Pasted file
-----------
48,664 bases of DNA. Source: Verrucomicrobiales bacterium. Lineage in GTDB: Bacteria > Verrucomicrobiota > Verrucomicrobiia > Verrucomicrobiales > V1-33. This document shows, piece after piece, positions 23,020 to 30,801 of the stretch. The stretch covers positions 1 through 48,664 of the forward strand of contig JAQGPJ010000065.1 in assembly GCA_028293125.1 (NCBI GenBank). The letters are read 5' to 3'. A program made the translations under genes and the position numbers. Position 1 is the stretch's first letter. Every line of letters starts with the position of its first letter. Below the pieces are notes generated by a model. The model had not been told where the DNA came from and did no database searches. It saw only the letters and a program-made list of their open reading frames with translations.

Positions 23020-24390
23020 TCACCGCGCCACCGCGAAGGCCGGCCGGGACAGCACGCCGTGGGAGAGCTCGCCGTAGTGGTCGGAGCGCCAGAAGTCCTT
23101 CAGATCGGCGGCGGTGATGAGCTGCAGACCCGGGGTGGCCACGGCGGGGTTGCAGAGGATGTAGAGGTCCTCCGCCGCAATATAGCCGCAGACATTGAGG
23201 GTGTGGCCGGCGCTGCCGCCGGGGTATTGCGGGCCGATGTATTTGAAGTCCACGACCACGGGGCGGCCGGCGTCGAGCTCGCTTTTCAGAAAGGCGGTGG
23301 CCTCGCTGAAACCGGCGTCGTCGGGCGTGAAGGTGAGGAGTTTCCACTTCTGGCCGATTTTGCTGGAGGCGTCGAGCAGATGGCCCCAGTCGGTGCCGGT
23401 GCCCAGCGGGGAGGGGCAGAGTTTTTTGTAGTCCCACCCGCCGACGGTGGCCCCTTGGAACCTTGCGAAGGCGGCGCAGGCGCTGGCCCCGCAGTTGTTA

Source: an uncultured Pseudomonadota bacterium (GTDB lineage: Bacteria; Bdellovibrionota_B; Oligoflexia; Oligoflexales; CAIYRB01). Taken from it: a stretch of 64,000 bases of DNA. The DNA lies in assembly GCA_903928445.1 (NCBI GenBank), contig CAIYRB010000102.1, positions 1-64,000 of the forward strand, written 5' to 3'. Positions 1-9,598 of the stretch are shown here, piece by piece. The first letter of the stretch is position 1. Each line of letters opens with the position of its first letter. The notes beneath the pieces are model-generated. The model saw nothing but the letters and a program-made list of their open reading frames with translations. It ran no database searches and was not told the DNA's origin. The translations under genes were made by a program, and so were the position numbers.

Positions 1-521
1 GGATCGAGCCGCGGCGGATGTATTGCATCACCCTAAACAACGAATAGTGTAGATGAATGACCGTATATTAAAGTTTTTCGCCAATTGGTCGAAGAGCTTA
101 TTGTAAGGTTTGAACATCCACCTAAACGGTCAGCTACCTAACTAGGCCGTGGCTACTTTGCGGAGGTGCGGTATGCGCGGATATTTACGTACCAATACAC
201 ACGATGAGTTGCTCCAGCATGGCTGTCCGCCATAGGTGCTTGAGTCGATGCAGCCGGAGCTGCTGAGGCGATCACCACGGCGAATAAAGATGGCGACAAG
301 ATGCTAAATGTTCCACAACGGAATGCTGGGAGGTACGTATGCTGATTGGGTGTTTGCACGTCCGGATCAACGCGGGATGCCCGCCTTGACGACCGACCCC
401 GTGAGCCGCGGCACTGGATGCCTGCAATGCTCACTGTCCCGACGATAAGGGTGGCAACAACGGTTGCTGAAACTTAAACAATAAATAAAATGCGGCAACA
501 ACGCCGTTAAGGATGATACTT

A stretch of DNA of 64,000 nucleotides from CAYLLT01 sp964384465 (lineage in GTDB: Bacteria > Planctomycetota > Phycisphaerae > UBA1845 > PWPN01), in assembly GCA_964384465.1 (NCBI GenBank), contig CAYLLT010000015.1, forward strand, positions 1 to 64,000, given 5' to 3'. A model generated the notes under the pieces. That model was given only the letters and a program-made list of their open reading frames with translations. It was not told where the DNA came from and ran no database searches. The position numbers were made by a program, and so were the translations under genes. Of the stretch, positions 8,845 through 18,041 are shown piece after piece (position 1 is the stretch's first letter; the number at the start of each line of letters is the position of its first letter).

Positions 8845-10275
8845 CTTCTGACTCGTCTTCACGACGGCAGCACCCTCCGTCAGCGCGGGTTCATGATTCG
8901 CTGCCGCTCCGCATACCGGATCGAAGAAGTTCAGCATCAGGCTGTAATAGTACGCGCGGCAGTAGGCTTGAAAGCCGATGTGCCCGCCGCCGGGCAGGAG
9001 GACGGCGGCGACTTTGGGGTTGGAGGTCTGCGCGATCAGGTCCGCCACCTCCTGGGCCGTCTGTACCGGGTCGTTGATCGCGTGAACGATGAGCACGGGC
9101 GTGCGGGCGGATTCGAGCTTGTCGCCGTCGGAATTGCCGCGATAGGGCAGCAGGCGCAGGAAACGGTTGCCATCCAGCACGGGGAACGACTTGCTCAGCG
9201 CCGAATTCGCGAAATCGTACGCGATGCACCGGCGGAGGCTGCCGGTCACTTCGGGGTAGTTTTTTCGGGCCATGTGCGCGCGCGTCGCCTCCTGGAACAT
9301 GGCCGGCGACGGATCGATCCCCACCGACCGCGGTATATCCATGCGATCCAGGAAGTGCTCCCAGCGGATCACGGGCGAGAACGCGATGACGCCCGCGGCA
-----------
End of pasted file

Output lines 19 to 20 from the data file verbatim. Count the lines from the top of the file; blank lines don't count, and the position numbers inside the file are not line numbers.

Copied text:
8901 CTGCCGCTCCGCATACCGGATCGAAGAAGTTCAGCATCAGGCTGTAATAGTACGCGCGGCAGTAGGCTTGAAAGCCGATGTGCCCGCCGCCGGGCAGGAG
9001 GACGGCGGCGACTTTGGGGTTGGAGGTCTGCGCGATCAGGTCCGCCACCTCCTGGGCCGTCTGTACCGGGTCGTTGATCGCGTGAACGATGAGCACGGGC